There are miles of pipes at a closed uranium enrichment plant in Piketon, Ohio, that no living creature can safely enter. So DOE will use a couple custom robots. Robots have found an important calling working in radioactive environments. In the wake of the Fukushima disaster, teams of Japanese roboticists have created a small army of robots capable of surviving, if only for a few minutes, inside the compromised reactor cores. One of those robots recently transmitted the first photos of nuclear debris from the site.
A pair of autonomous robots developed by Carnegie Mellon University's Robotics Institute will soon be driving through miles of pipes at the U.S. Department of Energy's former uranium enrichment plant in Piketon, Ohio, to identify uranium deposits on pipe walls. The CMU robot has demonstrated it can measure radiation levels more accurately from inside the pipe than is possible with external techniques. In addition to savings in labor costs, its use significantly reduces hazards to workers who otherwise must perform external measurements by hand, garbed in protective gear and using lifts or scaffolding to reach elevated pipes. DOE officials estimate the robots could save tens of millions of dollars in completing the characterization of uranium deposits at the Portsmouth Gaseous Diffusion Plant in Piketon, and save perhaps $50 million at a similar uranium enrichment plant in Paducah, Kentucky. "This will transform the way measurements of uranium deposits are made from now on," predicted William "Red" Whittaker, robotics professor and director of the Field Robotics Center.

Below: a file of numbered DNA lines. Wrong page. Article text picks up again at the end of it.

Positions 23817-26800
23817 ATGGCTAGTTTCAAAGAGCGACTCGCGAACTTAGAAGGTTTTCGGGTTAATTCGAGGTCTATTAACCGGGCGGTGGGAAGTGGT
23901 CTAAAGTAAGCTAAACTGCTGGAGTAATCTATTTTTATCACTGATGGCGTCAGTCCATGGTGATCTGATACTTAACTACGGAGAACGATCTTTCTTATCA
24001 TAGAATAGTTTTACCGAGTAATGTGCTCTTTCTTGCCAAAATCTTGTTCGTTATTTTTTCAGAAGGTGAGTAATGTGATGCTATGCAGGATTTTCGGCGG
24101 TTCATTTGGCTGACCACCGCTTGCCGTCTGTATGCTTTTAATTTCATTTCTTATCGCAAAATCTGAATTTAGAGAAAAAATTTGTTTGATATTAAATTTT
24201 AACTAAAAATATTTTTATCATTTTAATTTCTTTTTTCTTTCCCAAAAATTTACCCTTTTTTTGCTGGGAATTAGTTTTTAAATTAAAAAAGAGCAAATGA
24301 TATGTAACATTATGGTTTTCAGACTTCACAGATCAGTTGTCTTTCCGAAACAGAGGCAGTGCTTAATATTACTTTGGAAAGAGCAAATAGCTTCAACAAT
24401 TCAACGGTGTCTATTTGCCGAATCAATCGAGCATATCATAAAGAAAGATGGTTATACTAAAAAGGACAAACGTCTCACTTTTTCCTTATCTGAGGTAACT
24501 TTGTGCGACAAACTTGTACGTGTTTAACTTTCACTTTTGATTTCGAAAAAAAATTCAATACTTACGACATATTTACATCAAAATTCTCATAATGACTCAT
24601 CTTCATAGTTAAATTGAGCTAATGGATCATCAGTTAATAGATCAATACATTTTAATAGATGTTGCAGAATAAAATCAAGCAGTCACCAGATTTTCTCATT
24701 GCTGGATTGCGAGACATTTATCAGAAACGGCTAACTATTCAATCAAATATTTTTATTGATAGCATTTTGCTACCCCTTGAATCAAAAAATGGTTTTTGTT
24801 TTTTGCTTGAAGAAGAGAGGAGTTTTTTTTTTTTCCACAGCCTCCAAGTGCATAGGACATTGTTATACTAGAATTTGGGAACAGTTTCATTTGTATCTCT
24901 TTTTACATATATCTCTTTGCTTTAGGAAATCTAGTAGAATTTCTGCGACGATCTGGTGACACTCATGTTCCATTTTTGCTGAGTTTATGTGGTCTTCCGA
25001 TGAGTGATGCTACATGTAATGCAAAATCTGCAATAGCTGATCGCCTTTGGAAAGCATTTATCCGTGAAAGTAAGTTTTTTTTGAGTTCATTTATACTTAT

Video Friday is your weekly selection of awesome robotics videos, collected by your Automaton bloggers. We'll also be posting a weekly calendar of upcoming robotics events for the next few months; here's what we have so far (send us your events!): Let us know if you have suggestions for next week, and enjoy today's videos. Agility Robotics had a good week. Cassie had a meet-and-greet with a four-legged friend during one of our visits to Playground.
NEW YORK – For a dozen students from Futaba Future High School in Fukushima Prefecture, a recent visit to the United Nations was a chance to share their plans to improve the lives of others by drawing from their catastrophic earthquake and tsunami experiences as a source of strength. Despite overcoming enormous hurdles in the aftermath of the March 11, 2011, disaster that took more than 19,000 lives, the surviving students have moved forward with aspirations of choosing future paths to benefit the global community. "Thanks to all my experiences like getting bullied, joining the drama club and studying at my high school, I think I could grow well," Satsuki Sekine told U.N. diplomats, staff and youth representatives who gathered to hear their presentation on the current situation in Fukushima early this month as part of a scheduled visit while in New York. The 17-year-old explained how drama can be used to portray the challenges of discrimination and conflict "not as an abstract concept but with specific and visual examples." Recounting how the tsunami rendered her home unlivable, she explained how her life in Tomioka as a normal 9-year-old was turned upside down.
If you've ever struggled to pair your phone with a Bluetooth speaker or set up a wireless printer, you know that it's often easier to connect to a server halfway around the world than to a gadget across the room. That's a problem as we increasingly use our phones to pay for stuff, unlock doors, and control everything from televisions to thermostats. No one wants to wait for coffee because the cash register can't detect their phone, or shiver in the cold because their watch is trying to connect to their neighbor's door lock instead of their own.